Traumatic Brain Injury (TBI)

Traumatic Brain Injury (TBI) State Partnership Grant Program

What is a TBI?

A traumatic brain injury (TBI) can happen when an external force causes severe damage to the brain. Common causes of TBI include falls, automobile accidents, and sports injuries. There are many different names for TBI such as concussion, Shaken Baby Syndrome, head injury, or anoxia (loss of oxygen) due to trauma. Data from NIDILRR-supported research finds 1.56 million TBIs are sustained in one year. 

TBI can affect many parts of a person's life. People living with TBI and their families often require a range of services and supports. Individual needs are different and can change over time, so it is important that systems provide person-centered services and supports.

TBI Technical Assistance and Resource Center (TBI TARC)

ACL’s TBI Technical Assistance and Resource Center helps TBI State Partnership Program grantees promote access to integrated, coordinated services and supports for people who have sustained a TBI, their families, and their caregivers. The Center also provides a variety of resources to non-grantee states, people affected by brain injury, policymakers, and providers.

TBI TARC is committed to integrating the voice of people with lived experience of TBI into its products, resources, and technical assistance approach. The Center’s activities are overseen and guided by people with lived experience and other subject matter experts.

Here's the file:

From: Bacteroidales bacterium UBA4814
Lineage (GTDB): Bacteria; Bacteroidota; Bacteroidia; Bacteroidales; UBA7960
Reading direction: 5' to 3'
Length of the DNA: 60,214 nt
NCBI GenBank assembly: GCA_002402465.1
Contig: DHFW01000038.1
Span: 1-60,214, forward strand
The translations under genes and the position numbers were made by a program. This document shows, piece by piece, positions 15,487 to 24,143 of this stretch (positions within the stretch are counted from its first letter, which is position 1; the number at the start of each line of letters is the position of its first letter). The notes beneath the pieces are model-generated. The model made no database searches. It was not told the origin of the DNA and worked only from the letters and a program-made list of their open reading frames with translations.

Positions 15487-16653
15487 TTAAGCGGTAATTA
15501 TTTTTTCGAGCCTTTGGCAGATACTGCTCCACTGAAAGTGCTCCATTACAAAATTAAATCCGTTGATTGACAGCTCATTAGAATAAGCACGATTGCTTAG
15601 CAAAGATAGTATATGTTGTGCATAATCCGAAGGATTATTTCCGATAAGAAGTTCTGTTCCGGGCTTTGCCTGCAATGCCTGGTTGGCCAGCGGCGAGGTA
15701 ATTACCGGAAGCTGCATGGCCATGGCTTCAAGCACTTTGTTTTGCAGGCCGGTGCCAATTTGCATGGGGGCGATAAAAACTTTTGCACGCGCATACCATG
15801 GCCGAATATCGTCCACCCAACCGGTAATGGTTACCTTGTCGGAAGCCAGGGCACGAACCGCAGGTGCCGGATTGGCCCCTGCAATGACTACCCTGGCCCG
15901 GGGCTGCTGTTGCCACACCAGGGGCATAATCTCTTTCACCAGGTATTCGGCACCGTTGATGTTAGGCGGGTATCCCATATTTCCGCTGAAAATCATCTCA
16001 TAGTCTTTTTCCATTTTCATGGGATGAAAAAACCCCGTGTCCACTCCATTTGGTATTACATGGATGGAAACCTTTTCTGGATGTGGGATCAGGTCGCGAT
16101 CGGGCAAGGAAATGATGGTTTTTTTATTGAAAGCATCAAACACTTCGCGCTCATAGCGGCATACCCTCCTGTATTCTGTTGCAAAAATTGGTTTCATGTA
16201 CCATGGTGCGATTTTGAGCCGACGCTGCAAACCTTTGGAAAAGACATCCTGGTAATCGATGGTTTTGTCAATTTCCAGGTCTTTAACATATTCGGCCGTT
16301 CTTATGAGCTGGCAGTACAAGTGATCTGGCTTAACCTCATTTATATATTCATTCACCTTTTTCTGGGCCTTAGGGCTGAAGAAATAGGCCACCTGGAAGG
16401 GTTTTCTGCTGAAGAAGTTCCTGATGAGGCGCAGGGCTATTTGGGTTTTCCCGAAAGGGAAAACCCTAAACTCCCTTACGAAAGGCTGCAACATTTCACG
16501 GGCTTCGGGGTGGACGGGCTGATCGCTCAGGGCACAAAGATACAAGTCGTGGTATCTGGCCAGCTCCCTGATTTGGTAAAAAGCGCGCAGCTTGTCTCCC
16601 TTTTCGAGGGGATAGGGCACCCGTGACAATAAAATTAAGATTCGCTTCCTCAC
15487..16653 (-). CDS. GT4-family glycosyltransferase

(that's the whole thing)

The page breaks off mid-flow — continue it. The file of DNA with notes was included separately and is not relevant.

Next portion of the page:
Have a question about TBI or ACL’s TBI Programs? The TBI TARC team is here to help. Send your inquiry or request to tbitarc@hsri.org to receive help.

Other Resources:

  • Building Up TBI Systems: Tools for Successful TBI State Programs
    Since 1997, grantees have worked to increase access to brain injury services and to bolster the systems that advocate on behalf of people seeking services. The considerations and strategies laid out here are based on these grantees’ experiences. Broken out by program stage, they are useful for states at all levels of program and system development—from those that are just beginning to develop infrastructure to those with developed infrastructure in place.
  • Brain Injury and COVID-19: Tips for Successful Navigation
    The introduction of COVID-19 to the human population around December 2019 has resulted in a pandemic that continues to affect the entire world. Little attention has been placed on the effects of the fallout caused by COVID-19 on individuals who are living with brain injury. Highlighted in this document are the effects of COVID-19 on five members of the TBI TARC’s TBI Advisory and Leadership (TAL) group and strategies for coping that have worked for them.  
  • Model Systems Knowledge Translation Center: Traumatic Brain Injury (funded by NIDILRR)
  • National Data and Statistical Center for TBI

Webinars:

2021 TBI Tuesdays Webinar Series

In observance of Brain Injury Awareness Month 2021 and in lieu of the Administration for Community Living’s annual in-person Traumatic Brain Injury (TBI) Stakeholder Day, we hosted virtual TBI Tuesdays (1:00 - 4 pm ET) during the months of March and April. See this webpage for webinar replays and materials.

December 18, 2020: Telehealth During a Pandemic: Maintaining Accessible Services

Webinar details and materials.

About the TBI State Partnership Grant Program

The TBI State Partnership Grant Program provides funding to help states increase access to services and supports for individuals with TBI throughout the lifetime. This grant program is one component of the federal TBI Program, along with Protection & Advocacy, which is expected to:

  • Help states expand and improve state and local capability so individuals with TBI and their families have better access to comprehensive and coordinated services.